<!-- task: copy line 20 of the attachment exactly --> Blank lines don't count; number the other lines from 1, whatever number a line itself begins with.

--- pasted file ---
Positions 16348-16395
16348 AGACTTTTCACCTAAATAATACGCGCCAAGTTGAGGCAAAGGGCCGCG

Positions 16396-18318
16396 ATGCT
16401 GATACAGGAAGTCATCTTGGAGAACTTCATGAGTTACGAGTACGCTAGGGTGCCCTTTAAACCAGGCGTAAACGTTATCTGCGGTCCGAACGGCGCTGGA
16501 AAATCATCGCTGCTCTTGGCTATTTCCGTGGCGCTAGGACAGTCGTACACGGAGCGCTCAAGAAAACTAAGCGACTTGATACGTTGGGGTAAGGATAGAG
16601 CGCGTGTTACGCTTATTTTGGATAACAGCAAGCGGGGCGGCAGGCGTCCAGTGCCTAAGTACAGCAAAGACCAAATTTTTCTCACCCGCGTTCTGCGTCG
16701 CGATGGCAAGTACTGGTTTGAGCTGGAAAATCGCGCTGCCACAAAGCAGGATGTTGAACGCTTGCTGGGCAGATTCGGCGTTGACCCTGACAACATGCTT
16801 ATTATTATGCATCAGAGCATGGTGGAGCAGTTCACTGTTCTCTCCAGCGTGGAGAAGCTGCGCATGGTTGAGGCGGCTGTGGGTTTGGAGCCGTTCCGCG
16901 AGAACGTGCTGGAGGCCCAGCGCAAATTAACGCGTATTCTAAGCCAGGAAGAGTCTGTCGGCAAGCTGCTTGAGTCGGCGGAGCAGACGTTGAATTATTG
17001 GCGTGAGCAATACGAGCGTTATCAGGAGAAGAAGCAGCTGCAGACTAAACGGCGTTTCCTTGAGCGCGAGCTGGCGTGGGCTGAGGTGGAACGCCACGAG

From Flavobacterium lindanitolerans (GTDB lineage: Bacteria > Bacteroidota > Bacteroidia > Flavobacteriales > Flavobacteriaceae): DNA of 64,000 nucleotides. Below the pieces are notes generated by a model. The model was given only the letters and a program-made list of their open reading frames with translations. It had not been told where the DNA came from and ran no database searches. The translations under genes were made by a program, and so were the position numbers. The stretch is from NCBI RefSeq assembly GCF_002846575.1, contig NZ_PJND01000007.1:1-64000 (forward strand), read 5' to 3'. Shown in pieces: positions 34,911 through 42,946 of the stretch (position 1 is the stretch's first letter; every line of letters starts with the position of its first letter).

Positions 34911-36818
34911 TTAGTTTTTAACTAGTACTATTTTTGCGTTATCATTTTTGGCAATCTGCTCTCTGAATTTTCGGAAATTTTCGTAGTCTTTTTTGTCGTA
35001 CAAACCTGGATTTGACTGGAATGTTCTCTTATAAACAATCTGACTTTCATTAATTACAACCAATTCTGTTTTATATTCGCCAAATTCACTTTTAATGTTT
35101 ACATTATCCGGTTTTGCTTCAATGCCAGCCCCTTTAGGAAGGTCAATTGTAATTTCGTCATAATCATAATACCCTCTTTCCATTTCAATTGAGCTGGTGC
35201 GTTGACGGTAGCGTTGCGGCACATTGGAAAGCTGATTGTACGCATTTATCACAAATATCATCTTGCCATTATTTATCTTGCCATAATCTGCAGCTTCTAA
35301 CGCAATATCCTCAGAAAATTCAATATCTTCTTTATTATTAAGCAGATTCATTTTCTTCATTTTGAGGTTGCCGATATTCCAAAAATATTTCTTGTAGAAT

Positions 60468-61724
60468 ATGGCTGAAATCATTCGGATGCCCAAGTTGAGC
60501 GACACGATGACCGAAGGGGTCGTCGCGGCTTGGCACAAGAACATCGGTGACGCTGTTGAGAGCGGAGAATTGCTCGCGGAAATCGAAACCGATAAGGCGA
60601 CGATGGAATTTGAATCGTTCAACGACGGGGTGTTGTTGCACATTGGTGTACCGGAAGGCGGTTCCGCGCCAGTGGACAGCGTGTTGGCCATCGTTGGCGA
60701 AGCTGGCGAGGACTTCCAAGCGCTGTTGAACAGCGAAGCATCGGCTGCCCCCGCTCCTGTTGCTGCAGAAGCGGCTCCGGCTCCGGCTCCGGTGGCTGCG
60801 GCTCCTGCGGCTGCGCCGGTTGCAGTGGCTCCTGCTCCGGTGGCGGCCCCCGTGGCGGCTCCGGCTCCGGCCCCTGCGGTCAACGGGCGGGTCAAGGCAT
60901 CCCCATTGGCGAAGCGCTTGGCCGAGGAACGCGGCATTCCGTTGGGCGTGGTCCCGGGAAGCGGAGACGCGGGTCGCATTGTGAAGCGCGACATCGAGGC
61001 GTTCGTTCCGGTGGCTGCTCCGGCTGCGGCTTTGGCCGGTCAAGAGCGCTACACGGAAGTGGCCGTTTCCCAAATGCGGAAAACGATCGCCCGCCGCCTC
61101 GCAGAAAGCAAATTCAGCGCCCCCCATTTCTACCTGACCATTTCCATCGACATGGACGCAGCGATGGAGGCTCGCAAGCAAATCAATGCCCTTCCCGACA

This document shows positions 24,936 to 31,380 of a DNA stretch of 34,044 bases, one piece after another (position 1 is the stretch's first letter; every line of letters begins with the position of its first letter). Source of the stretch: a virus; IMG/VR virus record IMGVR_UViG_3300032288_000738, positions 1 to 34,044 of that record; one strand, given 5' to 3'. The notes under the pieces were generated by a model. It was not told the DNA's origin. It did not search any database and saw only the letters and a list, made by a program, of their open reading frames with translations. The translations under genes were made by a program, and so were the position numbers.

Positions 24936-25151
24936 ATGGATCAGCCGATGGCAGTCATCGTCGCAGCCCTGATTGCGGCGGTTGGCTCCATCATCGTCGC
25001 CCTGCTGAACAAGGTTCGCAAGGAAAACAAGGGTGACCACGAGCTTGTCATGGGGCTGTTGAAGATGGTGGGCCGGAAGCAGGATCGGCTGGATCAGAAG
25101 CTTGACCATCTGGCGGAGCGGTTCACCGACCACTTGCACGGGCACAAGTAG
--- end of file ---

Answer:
60468 ATGGCTGAAATCATTCGGATGCCCAAGTTGAGC